Schools in Blyth
A history of schools in Blyth
In the beginning Blyth students attended schools located in Morris or East Wawanosh. Unfortunately it is difficult to tell exactly where the local students were going.
SS No. 1 Morris included the eastern half of the village. When the first village school was opened SS No 1 moved one and a half miles east and became known as Ebenezer School after the Methodist Church across the road.
SS No. 10 East Wawanosh was opened in 1860 and its second teacher was George Quinn of Blyth who taught there from 1865 to 1875.
The first truly Blyth school was the result of a petition of Dr. Alex Thomson and others asking the council of East Wawanosh for the establishment of a union school in 1867. It was on Dinsley Street in the Orange Lodge building. It was probably not opened until 1868 at the earliest, as the petition is reported to have been made in August.
The history of Blyth compiled for the centennial celebrations reported that the new school was a one-storey frame building, 30 feet by 40 feet, seating 100 students. This was replaced by a new frame school on the hill at the north end of town.
According to The Huron Expositor that school was superceded by a $2,200, three-room, brick structure on the same property in 1877. At that time Mrs. Lovatt was added to a teaching staff consisting of James Scott and Joshua Tenant. She was paid the princely sum of $250 for her work.
By 1895 the school on the hill had become too small and it was decided to build a new school at the site of the old fair grounds. The old school was later transformed into an apartment building.
In 1910 a continuation (secondary) school was added to the system and Blyth students no longer left town to continue their education.
The 1920s brought a need to expand the facilities and in 1923 a two-storey addition was added to the school with the second floor being dedicated to the activities of the continuation school. A room specifically designed for science classes was part of the new addition.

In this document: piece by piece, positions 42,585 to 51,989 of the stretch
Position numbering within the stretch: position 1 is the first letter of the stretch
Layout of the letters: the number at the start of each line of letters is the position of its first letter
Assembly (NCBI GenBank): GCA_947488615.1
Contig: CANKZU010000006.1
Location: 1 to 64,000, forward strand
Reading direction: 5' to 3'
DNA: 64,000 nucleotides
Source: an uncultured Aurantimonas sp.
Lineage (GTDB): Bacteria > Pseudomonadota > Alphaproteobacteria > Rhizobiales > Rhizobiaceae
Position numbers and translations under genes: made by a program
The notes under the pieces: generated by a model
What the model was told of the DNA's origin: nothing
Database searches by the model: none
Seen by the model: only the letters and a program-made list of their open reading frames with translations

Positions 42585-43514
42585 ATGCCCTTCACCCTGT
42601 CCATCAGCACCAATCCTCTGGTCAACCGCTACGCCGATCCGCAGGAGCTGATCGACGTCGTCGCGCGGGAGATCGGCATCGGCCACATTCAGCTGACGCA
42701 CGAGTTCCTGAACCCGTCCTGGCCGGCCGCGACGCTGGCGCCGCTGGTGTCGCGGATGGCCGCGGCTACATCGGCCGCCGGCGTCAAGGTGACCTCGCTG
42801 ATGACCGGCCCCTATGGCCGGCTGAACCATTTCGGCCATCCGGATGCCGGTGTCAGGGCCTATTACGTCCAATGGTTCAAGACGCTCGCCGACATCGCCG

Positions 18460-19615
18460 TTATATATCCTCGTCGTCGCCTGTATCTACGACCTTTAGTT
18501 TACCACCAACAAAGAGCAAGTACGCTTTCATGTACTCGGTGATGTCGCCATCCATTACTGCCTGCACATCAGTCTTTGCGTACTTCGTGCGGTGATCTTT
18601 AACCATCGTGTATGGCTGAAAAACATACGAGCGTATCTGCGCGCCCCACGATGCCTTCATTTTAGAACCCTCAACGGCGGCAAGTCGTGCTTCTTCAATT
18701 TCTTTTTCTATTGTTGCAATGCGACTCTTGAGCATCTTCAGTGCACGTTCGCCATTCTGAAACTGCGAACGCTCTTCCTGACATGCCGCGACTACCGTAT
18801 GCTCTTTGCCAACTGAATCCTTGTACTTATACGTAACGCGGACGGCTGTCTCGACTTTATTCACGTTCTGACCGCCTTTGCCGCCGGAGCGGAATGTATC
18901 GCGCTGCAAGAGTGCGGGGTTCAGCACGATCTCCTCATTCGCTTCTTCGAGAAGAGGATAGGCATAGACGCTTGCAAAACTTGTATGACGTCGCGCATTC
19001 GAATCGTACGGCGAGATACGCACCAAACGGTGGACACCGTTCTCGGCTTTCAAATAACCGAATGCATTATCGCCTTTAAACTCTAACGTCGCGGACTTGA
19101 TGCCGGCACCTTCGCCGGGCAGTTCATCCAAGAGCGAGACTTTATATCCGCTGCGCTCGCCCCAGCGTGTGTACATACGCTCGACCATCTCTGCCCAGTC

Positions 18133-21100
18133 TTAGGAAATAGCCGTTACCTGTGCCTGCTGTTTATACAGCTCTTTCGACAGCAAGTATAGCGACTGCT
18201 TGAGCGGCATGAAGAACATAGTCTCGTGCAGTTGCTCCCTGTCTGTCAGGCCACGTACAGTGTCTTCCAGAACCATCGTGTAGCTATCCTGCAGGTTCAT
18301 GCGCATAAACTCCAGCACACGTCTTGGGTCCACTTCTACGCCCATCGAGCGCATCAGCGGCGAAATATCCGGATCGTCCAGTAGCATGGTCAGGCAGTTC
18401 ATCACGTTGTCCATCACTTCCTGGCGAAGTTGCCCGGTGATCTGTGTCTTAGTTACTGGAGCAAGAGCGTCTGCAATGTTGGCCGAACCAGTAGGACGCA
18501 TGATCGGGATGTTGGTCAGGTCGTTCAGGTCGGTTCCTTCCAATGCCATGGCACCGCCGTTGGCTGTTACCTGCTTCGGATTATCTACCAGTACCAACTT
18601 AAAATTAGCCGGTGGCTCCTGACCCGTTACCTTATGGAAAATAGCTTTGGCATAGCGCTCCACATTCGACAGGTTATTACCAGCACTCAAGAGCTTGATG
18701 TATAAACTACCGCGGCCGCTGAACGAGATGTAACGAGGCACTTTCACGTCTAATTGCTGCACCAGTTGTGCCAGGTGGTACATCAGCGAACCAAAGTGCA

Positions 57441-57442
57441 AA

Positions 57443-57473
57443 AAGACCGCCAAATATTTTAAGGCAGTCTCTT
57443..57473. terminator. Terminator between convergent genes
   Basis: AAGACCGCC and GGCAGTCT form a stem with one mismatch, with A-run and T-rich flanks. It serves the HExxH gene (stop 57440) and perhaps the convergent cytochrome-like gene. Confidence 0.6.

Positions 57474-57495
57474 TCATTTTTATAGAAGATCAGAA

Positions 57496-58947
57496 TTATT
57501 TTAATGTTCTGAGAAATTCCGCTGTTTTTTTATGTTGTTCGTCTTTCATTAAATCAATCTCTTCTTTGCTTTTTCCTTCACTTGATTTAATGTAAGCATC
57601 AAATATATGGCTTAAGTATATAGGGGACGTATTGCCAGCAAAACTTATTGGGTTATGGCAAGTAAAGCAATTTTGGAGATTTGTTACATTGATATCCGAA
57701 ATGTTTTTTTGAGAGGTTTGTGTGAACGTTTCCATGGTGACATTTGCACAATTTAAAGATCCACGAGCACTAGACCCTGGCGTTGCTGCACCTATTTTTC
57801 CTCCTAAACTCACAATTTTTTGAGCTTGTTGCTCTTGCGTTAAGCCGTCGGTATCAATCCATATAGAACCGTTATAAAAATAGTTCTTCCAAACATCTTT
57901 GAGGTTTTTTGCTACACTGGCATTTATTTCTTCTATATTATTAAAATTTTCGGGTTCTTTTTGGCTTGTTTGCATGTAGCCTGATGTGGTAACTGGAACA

In 1946 it was decided to close the continuation school and students were bused to Clinton to further their education.
The school got a new lease on life in 1958 when one of the downstairs classrooms was remodeled to serve as Blyth's first kindergarten. However, by 1965 the building was considered beyond repair and was condemned.
The decision to build the new school on the same property just north of the old building caused some controversy as it was felt the playground might be too small for the number of students attending.
The new school did initially face some crowding problems but recent years have seen a decline in population. Also, until the completion of the village's sewage treatment system, there were some problems with the capacity of the septic system at the school.
In 2009 the Avon-Maitland District School Board voted to close Blyth Public School, along with East Wawanosh Public School at Belgrave, Turnberry Central Public School on the southern edge of Wingham and Wingham Public School and build a new school for students from kindergarten to grade 6 near the F.E. Madill Secondary School in Wingham. Grade 7 and 8 students will go to F. E. Madill. Students from Blyth will be divided with some going to Hullett Central Public School in Londesboro and some going to the new Wingham school. No date for the closure of Blyth Public School is known as of the date of this posting.